Smith admitted at trial that he was convicted of criminal sexual abuse in 1990 for having sex with a thirteen-year-old. He admitted at trial that he was convicted of sexual misconduct in 2000 for having sex with a seventeen-year-old. These two convictions made him eligible for the thirty-five-year mandatory minimum sentence, regardless of how long ago they were entered. Hence, Trial Counsel had no colorable objection to make. To the extent Smith is arguing that his attorney should have objected instead to the court's Guidelines calculation, the Eighth Circuit has already found "no error in Smith's sentence, which was within the properly calculated Guidelines range." Smith, 529 F.Appx. at 799. Therefore, Trial Counsel was in no way constitutionally deficient for failing to make these sentencing objections. There was no ineffective assistance of counsel, and Ground Six is denied. See Strickland, 466 U.S. at 697 (requiring both deficient conduct and actual prejudice for a Strickland claim to succeed).

IV. Because the Eighth Circuit has already rejected Smith's Sentencing Guidelines challenge, he may not raise it again.

In Ground Five, Smith asserts that the sentencing court improperly used non-qualifying offenses to increase his "Criminal History" category under the United States Sentencing Guidelines. Even assuming this argument is cognizable under § 2255, but see Sun Bear, 644 F.3d at 704, the Court of Appeals confronted and rejected this claim on direct appeal. Smith, 529 F.Appx. at 799. Because Smith does not demonstrate that he meets any exception to the bar against collaterally relitigating claims, see English, 998 F.2d at 613, [3] the Court denies Ground Five. See Sun Bear, 644 F.3d at 702.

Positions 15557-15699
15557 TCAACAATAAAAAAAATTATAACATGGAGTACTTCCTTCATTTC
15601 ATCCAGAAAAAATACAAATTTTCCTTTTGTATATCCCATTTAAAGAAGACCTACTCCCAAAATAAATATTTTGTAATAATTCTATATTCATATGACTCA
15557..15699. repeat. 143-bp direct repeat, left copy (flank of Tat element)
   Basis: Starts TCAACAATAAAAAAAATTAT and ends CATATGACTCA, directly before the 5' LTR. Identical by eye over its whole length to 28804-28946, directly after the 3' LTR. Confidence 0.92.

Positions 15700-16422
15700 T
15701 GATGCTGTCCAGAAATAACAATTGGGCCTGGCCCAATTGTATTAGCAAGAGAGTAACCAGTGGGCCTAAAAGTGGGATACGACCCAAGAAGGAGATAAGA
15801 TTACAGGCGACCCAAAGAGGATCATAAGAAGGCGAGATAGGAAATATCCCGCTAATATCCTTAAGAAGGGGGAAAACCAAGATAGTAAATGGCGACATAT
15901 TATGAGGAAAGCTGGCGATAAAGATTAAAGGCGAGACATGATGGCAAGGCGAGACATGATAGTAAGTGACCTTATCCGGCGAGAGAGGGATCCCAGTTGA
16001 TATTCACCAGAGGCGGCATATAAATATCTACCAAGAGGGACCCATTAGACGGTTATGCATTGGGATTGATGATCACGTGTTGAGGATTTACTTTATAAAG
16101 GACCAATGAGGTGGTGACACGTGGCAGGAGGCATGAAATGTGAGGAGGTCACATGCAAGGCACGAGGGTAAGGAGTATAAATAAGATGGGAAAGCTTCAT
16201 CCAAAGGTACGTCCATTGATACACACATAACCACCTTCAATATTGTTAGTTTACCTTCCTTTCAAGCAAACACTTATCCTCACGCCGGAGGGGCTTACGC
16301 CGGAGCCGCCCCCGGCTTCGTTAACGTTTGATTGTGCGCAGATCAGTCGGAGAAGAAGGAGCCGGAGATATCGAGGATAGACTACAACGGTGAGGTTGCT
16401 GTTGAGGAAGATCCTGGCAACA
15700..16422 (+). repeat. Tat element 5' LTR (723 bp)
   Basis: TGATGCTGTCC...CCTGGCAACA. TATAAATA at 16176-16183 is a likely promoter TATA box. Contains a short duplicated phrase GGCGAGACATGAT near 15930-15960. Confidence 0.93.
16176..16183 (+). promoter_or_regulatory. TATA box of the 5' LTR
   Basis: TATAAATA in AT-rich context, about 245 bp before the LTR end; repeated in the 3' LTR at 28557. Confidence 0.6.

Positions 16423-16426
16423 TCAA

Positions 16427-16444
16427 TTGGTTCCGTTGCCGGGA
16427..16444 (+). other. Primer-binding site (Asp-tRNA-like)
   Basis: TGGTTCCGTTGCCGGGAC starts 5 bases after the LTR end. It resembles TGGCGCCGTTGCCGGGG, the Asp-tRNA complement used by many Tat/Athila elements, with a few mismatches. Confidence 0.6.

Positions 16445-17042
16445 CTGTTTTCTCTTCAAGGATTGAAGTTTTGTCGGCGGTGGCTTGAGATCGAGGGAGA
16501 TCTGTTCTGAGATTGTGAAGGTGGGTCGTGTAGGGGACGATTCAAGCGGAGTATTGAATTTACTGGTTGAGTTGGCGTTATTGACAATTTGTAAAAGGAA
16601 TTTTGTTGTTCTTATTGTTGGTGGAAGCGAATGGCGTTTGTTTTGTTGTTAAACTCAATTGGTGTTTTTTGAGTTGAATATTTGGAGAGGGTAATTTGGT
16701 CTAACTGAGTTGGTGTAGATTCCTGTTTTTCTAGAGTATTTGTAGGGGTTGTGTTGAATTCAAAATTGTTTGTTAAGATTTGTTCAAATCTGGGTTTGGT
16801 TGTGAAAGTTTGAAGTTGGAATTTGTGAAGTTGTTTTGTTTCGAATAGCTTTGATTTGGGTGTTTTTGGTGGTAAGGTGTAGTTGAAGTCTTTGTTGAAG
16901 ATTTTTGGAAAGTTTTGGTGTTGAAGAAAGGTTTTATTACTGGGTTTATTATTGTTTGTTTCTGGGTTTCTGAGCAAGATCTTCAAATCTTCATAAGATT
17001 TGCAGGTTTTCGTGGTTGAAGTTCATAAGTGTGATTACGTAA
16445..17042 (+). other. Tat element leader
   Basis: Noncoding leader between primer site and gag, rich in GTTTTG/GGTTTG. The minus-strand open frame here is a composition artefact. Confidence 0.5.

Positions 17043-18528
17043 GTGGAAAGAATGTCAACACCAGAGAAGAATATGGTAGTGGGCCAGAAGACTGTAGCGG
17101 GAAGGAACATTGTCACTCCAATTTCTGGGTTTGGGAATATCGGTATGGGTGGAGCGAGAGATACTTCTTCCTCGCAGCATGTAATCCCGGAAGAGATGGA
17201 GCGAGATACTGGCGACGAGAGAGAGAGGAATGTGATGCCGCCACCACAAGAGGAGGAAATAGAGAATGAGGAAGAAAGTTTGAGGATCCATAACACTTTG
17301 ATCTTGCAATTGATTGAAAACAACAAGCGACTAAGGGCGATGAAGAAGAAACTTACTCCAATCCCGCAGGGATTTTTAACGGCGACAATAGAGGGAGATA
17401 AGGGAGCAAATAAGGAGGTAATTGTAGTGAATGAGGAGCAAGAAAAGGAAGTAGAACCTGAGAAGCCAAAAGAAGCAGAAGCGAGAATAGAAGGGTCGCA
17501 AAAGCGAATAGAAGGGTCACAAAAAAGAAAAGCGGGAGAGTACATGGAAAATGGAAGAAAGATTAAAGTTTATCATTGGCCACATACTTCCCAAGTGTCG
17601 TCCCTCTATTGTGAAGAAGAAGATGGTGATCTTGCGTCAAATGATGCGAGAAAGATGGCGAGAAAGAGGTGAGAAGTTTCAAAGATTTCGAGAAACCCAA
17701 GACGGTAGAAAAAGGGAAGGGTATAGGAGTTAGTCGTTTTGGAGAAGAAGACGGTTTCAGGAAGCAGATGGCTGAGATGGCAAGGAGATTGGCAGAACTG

V. No evidentiary hearing is required or will be held.

Rule 8(a) of the Rules Governing Section 2255 Proceedings requires the habeas court to decide whether an evidentiary hearing is necessary to rule on the motion. "An evidentiary hearing may be denied, however, if the motion, files, and records of the case conclusively show that the movant is not entitled to relief." Thomas v. United States, 737 F.3d 1202, 1206 (8th Cir. 2013) (citing 28 U.S.C. § 2255(b)). This showing has been made if "the petitioner's allegations, accepted as true, would not entitle the petitioner to relief." Id. (alterations removed).

As discussed above, even taken as true, Smith's factual claims do not entitle him to relief. Consequently, no evidentiary hearing is required or will be held. See id.

V. A certificate of appealability shall not issue on any ground.

Because the Court will enter a final order adverse to Smith, it must grant or deny a certificate of appealability. See Rules Governing Section 2255 Proceedings, Rule 11(a). A court may issue a certificate of appealability "only if the applicant has made a substantial showing of the denial of a constitutional right." 28 U.S.C. § 2253(c)(2). To satisfy this standard, a petitioner must show that a "reasonable jurist" would find the district court ruling on the constitutional claims "debatable or wrong." Tennard v. Dretke, 542 U.S. 274, 276 (2004).